When Circumstances Change: Factors Considered in Modifying Child Support

A common issue for many divorce litigants in New York, both before and after a divorce is finalized, is paying or getting paid child support. Under New York law, child support is awarded based on the Child Support Standards Act, or CSSA, which provides a formula and guidelines. However, there are often change’s to a party’s income over time. When this shift is downward, it may have a significant impact on that person’s ability to make their child support payments. On the other end of the spectrum, if there is an increase in a parent’s income, their child may very well be entitled to benefit from that increase as though their parents were still married. Either way, it is important that if there is a shift in income one way or the other, the party seeking a change (or defending against one) contact a New York family law lawyer or attorney to help them best handle the situation.

One frequent reason that a non-custodial parent will seek a decrease in child support is because they are now unemployed. Under New York, the court will take a close look at certain factors, such as:

  1. Whether the party claiming to have lost their job did so through no fault of their own.

If the court determines that the person seeking what is known in New York as a “downward modification” has lost their job due to no behavior from their end, they are more likely to award a modification decreasing the child support order. Where someone has quit their job, the court is less likely to award a support modification, on the basis that doing so would be subsidizing that parent’s choices, which were made without taking their responsibility to their children into account. Similarly, if they were fired for cause, a New York court will have very little sympathy.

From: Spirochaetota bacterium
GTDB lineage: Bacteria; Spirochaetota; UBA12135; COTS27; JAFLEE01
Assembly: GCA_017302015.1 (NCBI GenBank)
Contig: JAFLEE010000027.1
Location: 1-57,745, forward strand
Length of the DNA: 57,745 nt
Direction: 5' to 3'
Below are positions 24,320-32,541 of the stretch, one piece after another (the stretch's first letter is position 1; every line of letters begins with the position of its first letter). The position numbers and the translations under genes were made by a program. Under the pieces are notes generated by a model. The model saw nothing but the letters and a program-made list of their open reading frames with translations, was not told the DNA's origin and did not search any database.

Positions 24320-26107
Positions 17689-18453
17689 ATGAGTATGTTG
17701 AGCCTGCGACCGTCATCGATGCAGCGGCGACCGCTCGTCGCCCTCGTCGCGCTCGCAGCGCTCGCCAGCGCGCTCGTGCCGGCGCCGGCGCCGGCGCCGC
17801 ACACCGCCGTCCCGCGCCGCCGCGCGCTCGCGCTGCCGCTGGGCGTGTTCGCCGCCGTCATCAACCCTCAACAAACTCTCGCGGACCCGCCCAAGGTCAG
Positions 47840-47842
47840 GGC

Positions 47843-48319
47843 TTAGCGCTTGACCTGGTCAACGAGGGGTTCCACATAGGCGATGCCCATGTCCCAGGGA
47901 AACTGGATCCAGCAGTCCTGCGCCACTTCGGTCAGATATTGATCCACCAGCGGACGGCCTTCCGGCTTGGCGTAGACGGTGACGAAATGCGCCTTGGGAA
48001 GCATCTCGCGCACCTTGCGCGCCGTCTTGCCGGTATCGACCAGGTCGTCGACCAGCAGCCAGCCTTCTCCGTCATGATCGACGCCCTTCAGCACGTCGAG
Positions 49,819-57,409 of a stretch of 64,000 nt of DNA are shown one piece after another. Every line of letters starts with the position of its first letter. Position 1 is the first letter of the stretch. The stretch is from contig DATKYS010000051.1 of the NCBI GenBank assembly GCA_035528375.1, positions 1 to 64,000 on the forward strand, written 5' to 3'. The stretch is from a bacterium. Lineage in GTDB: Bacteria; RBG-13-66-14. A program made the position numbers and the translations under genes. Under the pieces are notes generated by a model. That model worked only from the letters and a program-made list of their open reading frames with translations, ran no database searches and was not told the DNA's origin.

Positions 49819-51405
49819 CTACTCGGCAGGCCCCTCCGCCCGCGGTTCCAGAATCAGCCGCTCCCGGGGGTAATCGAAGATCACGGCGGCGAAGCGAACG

1. Whether that party is capable of earning more and chooses to be unemployed or underemployed.

For example, if someone is capable of working full time and earning a particular amount in one field but chooses to switch to a lower paying field or part time position, that is their decision and does not change their original responsibility to their children financially. Therefore, if a litigant who took a lower paying position wants a downward modification, it is necessary for their lawyer or attorney to show the court documentation of their attempts to find a position paying comparably to what they were earning at the time the original CSSA order was issued, or medical documentation showing why they can no longer work full time.

Additionally, small changes to income or expenses will not be sufficient to get a downward modification under New York law. Rather, there needs to be a “substantial change in circumstances” to prevail. As mentioned before, without any documentation provided by the party’s lawyer or attorney, any downward shift is going to be considered self-imposed and therefore not going to qualify for a decrease.

With respect to seeking an upward modification of a child support order under New York law, the party seeking the increase will have to show that there was, once again, a substantial change in circumstances regarding the non-custodial parent’s finances. Here, the party’s lawyer or attorney will need to set forth a detailed list of the child(ren)’s expenses and needs, and show how without the upward modification, they are not being met. Showing that the other party’s income has greatly increased, or claiming the cost of inflation, or increased expenses because of the age of the children, is not enough to get an upward modification.

However, it is important to note that the above applies strictly to cases where the child support order that comes through court decree or is based on an agreement merged into the judgment of divorce. Where the child support payments are from an unmerged agreement between the parties that is separate from and survives the judgment of divorce, the court will not modify the order upward or downward unless one of the following can be established:

  1. The agreement was not equitable or fair when entered into; or
  2. An unanticipated or unreasonable change of circumstances has occurred, resulting in a particular showing of need.

This is because separation agreements or separate agreements are intended to be final and barring the instances stated above, should not be set aside or modified.

Therefore, in all cases, if you are doing an agreement regarding child support under New York law, you must have your divorce lawyer or family law attorney look at any proposed agreement with a great deal of care, and make sure the right type of agreement for your current and anticipated future needs is being entered into.

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